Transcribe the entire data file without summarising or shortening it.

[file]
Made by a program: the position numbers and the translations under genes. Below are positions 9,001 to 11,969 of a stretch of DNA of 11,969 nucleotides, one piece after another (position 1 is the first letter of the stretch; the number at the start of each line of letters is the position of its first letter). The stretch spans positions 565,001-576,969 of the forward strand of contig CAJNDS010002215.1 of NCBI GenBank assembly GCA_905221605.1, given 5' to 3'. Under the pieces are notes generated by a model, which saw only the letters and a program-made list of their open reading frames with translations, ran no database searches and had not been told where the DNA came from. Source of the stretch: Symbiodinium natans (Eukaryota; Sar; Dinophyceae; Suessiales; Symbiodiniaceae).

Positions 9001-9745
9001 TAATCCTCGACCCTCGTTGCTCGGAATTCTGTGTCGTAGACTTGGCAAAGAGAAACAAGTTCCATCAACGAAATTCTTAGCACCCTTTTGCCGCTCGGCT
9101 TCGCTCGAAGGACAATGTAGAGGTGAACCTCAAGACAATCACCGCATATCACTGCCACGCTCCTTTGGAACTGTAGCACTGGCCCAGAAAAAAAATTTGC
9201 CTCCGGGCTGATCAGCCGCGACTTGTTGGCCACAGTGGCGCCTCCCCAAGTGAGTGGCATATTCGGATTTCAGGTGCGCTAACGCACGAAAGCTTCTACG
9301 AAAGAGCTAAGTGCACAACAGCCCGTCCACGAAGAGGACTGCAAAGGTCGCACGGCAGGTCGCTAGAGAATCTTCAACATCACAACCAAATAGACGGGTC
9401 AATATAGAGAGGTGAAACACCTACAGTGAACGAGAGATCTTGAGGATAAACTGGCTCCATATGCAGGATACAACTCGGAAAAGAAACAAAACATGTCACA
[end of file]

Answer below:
Made by a program: the position numbers and the translations under genes. Below are positions 9,001 to 11,969 of a stretch of DNA of 11,969 nucleotides, one piece after another (position 1 is the first letter of the stretch; the number at the start of each line of letters is the position of its first letter). The stretch spans positions 565,001-576,969 of the forward strand of contig CAJNDS010002215.1 of NCBI GenBank assembly GCA_905221605.1, given 5' to 3'. Under the pieces are notes generated by a model, which saw only the letters and a program-made list of their open reading frames with translations, ran no database searches and had not been told where the DNA came from. Source of the stretch: Symbiodinium natans (Eukaryota; Sar; Dinophyceae; Suessiales; Symbiodiniaceae).

Positions 9001-9745
9001 TAATCCTCGACCCTCGTTGCTCGGAATTCTGTGTCGTAGACTTGGCAAAGAGAAACAAGTTCCATCAACGAAATTCTTAGCACCCTTTTGCCGCTCGGCT
9101 TCGCTCGAAGGACAATGTAGAGGTGAACCTCAAGACAATCACCGCATATCACTGCCACGCTCCTTTGGAACTGTAGCACTGGCCCAGAAAAAAAATTTGC
9201 CTCCGGGCTGATCAGCCGCGACTTGTTGGCCACAGTGGCGCCTCCCCAAGTGAGTGGCATATTCGGATTTCAGGTGCGCTAACGCACGAAAGCTTCTACG
9301 AAAGAGCTAAGTGCACAACAGCCCGTCCACGAAGAGGACTGCAAAGGTCGCACGGCAGGTCGCTAGAGAATCTTCAACATCACAACCAAATAGACGGGTC
9401 AATATAGAGAGGTGAAACACCTACAGTGAACGAGAGATCTTGAGGATAAACTGGCTCCATATGCAGGATACAACTCGGAAAAGAAACAAAACATGTCACA